Australia, New Zealand, and the US may soon be linked up with new fibre-optic cables built underwater.
The plan was announced today by Hong-Kong-based Pacnet and New Zealand’s Pacific Fibre, who are teaming up to build the underwater lines connecting the three countries with expectations that it will be fully operational by 2013.
The connection will span 13,600 kilometers and will connect the cities of Sydney, Auckland and Los Angeles. The cable will include at least two fibre pairs, with 64 wavelengths each. Each wavelength will be capable of delivering 40Gb/s, which means the entire cable could deliver up to 5.12Tb/s speeds which the companies believe could even be upgraded to over 12Tb/s when 100Gb/s wavelength speeds come on the market, delivering lightning fast internet speeds.
The cost will be $400 million and the two companies will be hiring an outside firm to build the new cable for them. Currently they are still deciding on who this will be. Each company will own one of the two separate fibre pairs, but will share responsibility for the cable as a whole should maintenance and repairs be required.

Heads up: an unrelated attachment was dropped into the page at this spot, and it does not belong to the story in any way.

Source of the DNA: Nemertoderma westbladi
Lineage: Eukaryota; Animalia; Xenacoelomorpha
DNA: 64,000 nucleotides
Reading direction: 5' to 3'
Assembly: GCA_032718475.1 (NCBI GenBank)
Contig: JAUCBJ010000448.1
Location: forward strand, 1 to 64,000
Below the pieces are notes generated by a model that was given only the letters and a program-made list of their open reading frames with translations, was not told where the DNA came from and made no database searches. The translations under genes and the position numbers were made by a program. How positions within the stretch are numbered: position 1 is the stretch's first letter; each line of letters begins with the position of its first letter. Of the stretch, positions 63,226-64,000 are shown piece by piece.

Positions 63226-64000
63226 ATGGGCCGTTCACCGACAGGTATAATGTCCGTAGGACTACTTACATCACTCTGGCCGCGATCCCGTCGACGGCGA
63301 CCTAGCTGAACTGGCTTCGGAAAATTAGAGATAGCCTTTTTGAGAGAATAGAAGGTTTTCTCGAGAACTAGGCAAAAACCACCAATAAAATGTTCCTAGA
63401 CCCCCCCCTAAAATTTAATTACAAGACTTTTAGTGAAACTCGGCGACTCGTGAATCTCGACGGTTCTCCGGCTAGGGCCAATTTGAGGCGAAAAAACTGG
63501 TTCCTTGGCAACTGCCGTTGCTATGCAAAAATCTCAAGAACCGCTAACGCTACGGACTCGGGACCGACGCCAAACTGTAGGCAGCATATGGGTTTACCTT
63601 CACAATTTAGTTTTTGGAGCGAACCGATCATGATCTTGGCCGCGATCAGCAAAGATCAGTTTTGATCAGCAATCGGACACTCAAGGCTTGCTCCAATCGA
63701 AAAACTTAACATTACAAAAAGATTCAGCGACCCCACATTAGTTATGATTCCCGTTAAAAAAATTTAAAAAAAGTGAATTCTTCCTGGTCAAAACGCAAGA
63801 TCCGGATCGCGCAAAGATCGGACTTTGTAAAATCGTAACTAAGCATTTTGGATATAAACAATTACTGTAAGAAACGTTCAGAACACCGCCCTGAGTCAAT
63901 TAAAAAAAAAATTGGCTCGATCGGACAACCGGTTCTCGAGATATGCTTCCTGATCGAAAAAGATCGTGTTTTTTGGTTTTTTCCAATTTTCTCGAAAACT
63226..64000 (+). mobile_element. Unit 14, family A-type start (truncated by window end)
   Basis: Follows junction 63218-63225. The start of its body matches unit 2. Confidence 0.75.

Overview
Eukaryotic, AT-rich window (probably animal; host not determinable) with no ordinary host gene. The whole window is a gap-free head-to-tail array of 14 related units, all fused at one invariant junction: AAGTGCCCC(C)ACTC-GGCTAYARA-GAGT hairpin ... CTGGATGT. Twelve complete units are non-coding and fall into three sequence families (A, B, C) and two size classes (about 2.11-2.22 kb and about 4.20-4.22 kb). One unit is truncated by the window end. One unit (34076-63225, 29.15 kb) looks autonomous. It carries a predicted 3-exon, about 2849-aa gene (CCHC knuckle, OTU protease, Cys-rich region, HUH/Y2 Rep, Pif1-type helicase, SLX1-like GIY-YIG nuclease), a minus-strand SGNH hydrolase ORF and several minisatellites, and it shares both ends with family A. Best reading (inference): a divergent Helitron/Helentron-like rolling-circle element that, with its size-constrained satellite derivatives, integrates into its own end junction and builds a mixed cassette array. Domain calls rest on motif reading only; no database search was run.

“As Australia and New Zealand look towards deploying national broadband networks that will raise broadband penetration and access speeds, this new cable that we are building with Pacific Fibre will deliver the enhanced international connectivity that is essential to support these broadband initiatives,” said Bill Barney, CEO of Pacnet. “This investment is also an integral part of our overall strategy to expand our subsea cable infrastructure into the Australasia region, to complement our pan-Asian and Trans-Pacific network coverage and boost broadband connectivity into Asia.”
Mark Rushworth, CEO of Pacific Fibre, said that there is a need for new fibre-optic cables servicing Australia and New Zealand. He commented that he has every faith in Pacnet’s ability as a partner in this venture and revealed that it has already cut costs for the project from earlier estimations.
A similar venture was made in 2008 called Unity when Pacnet funded a 10,000 kilometre cable connection between Japan and the US, which included five fibre pairs and cost $300 million. This was a highly successful project, suggesting that this latest effort could also be worth the investment.